About Me

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SME, RISK AND TRADING SYSTEMS, PhD [Operations Research]. I had interesting journey from small pahadi town in Uttrakhand to today (probably inspired by Phanisher Nath “Renu”’s Atho Ghumkaddo zigyasa), both in space and in time. The journey has made me a queer mix of contradictory extremes (points). I am caught up between and swing from one extreme to other, striking balance between Small town values and Big City Values, between experiences of bought up in socialistic environment and working in capitalistic environment (reaping benefits of!!), between Hindi medium schooling and English medium higher studies, between ease in connecting to small town values and issues and big city mores and list goes on…

Sunday, September 21, 2008

Tuesday, September 9, 2008

Derivative Losses, Corporate Treasuries, and Accounting for Derivatives

Recently a lot of corporate treasuries in India burned their fingers by investing in Derivatives. The cumulative losses estimated to be of the tune of 20 billion rupees. The losses were incurred mainly due to the complex FX and interest rate derivative deals bought by corporate treasuries. Now let us first understand in layman’s term what derivatives are and how one can use them. Derivatives, as the name suggests, derive their values from underlying instruments e.g. the value of a FX option depends on the exchange rate, volatility, interest rates etc. Derivatives were invented to hedge risk[s] i.e. they can also be thought as an insurance against an unfavorable future event. Due to business activities a corporation faces various financial risks, and by buying a derivative or getting into derivative contract she can hedge the risk[s]. But managing risk is not the only use of derivatives; one can also use derivatives for trading; where one can bet on his/her future market view (speculation). One important feature of derivatives is leverage, which means by investing a little amount one may be able to make a big gain or loss (if one is speculating only). Other interesting feature of derivatives is, until recently, they were off balance sheet items.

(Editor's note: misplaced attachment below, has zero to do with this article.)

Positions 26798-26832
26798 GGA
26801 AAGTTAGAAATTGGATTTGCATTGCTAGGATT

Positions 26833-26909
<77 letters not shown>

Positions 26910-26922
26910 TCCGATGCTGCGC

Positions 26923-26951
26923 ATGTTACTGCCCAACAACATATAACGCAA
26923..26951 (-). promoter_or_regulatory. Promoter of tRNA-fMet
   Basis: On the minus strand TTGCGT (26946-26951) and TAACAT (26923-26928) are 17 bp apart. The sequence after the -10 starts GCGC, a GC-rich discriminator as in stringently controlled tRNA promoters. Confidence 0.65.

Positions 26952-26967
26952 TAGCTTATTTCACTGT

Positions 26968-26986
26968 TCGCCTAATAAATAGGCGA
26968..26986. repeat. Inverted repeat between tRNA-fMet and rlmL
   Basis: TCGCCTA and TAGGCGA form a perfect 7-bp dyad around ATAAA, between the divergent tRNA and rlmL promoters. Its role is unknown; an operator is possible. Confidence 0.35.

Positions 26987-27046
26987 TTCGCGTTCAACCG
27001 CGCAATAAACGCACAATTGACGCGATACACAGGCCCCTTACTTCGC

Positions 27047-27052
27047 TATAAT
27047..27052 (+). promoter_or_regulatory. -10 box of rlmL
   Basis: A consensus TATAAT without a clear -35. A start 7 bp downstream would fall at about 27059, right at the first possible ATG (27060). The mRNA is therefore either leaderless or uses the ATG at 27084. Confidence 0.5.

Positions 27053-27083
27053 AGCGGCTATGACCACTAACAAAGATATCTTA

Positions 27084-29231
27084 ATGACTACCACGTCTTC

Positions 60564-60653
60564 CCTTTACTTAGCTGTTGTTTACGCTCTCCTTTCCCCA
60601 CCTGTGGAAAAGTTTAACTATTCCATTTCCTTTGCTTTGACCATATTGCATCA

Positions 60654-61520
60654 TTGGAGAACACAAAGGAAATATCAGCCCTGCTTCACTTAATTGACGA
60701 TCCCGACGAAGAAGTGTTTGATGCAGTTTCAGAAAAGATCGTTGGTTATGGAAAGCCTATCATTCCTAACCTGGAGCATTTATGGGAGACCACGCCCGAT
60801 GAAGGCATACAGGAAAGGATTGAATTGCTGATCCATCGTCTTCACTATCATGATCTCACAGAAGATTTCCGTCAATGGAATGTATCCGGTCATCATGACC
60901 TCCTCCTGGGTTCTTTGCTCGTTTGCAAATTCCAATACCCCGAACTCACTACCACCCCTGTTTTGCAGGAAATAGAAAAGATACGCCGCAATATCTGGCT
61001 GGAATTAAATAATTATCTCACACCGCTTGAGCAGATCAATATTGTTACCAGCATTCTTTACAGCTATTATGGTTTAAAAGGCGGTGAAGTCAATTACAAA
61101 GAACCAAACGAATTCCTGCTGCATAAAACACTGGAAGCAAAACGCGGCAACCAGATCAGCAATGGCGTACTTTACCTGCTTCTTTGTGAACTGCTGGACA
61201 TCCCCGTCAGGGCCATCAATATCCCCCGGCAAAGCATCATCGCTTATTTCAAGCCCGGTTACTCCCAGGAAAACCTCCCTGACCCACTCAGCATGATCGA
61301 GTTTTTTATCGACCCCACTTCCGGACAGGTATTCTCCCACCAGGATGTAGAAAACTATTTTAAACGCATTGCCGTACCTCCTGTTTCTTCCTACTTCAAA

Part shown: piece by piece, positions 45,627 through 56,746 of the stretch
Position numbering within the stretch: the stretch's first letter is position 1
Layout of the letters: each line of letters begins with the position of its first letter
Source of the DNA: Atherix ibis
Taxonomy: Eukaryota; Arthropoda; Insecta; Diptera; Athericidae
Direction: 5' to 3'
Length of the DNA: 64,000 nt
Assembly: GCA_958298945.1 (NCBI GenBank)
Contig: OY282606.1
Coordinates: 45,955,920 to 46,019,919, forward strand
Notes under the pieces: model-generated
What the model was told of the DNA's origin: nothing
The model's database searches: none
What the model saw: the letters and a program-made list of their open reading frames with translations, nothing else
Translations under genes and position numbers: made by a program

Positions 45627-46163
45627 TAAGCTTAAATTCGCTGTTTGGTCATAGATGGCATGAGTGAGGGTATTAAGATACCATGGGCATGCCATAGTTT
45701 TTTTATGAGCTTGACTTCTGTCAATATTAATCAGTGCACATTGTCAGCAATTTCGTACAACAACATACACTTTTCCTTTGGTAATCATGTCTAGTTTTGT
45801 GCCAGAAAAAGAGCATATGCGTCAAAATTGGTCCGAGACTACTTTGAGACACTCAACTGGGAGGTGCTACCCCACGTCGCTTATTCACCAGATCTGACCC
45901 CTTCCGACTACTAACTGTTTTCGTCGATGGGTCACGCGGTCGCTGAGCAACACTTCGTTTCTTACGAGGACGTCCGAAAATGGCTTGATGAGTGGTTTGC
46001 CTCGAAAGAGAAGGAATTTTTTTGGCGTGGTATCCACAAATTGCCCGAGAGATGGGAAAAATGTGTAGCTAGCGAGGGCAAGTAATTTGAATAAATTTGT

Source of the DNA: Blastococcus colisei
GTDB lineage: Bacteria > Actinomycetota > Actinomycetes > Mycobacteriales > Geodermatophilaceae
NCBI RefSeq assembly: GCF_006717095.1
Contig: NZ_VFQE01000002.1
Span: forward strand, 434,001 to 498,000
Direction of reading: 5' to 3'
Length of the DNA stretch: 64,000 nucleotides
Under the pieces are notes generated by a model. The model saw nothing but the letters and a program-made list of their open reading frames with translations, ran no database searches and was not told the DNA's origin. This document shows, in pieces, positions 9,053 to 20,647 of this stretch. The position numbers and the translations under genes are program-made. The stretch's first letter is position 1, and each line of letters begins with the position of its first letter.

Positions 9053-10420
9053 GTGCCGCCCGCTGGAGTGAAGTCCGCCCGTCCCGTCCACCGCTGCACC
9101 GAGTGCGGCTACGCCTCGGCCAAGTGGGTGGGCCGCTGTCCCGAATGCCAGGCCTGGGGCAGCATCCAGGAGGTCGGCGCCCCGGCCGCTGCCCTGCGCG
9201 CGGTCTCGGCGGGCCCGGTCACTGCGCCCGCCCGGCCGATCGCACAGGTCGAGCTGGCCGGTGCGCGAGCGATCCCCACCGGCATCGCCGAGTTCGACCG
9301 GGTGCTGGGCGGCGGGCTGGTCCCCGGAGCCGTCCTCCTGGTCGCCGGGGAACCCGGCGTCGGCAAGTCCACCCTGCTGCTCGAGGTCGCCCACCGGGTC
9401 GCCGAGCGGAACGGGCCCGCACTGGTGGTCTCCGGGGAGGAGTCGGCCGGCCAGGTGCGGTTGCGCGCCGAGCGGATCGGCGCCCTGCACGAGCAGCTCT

Corporations primarily use derivatives to hedge their risk, but as discussed earlier as derivatives are off balance sheet items; which has potential to lure some corporate treasurers to become speculators knowingly or unknowingly. This is what exactly happened in India where corporate treasurers bought complex exotic FX and Interest rate derivatives. No body cared as long as they were making money; but as their market turned otherway (dollar weakening against rupee), they incurred heavy losses. Three issues need attention here; firstly, as these exotic deals were complex, corporations may not have understood them well and did not know how to price them (how to price correctly should be an issue when they go to the court to settle). Secondly, the ability of the corporations to “Value” that trade and calculate the profit and loss. Thirdly, Corporations’ understanding of the dynamic nature of risk, when they entered into the derivative transaction (sometimes corporations ended in short position where they thought they were in a long position). These three issues increased the size of losses as speculations went wrong.

Similar losses in other countries have led to the regulations for accounting of Derivatives. Derivatives are to be reported in balance sheet as an asset or a liability and MTM (mark to market) gains and losses on them are to be reported in earnings. But, reporting of gains and losses on all derivative trades in earnings has potential of bringing volatility in earnings; which is being watched by the market. So, naturally corporations didn’t like the idea of bringing volatility in the earning statement. Regulatory bodies in various countries balanced the need for accounting for the derivatives and concerns of corporations and came up with various regulations. FAS 133 (USA), and ISA 39(Europe and rest of World) are examples of such regulations. These regulations made accounting of Derivatives mandatory for corporations and also made the accounting for a derivative depend on the purpose of the derivative. If derivative is used for trading it will be reported in balance sheet at MTM and gains and losses will be reported in earnings. If derivatives is bought for hedging (this needs to be established with documentation and also corporations have to prove that the derivative is highly effective in hedging the designated risk); it will be reported in balance sheet at MTM and for some special cases accounting rules allow the gains and losses to be reported in OCI (a subsection of Equity). This is also known as hedge accounting. With recent losses regulatory bodies in India made reporting of gains and losses in earnings mandatory. The first cut analysis of the Indian Accouting body’s(ICAI) accounting standard 30 suggests that the body is leaning towards IAS 39 standard for derivative accounting.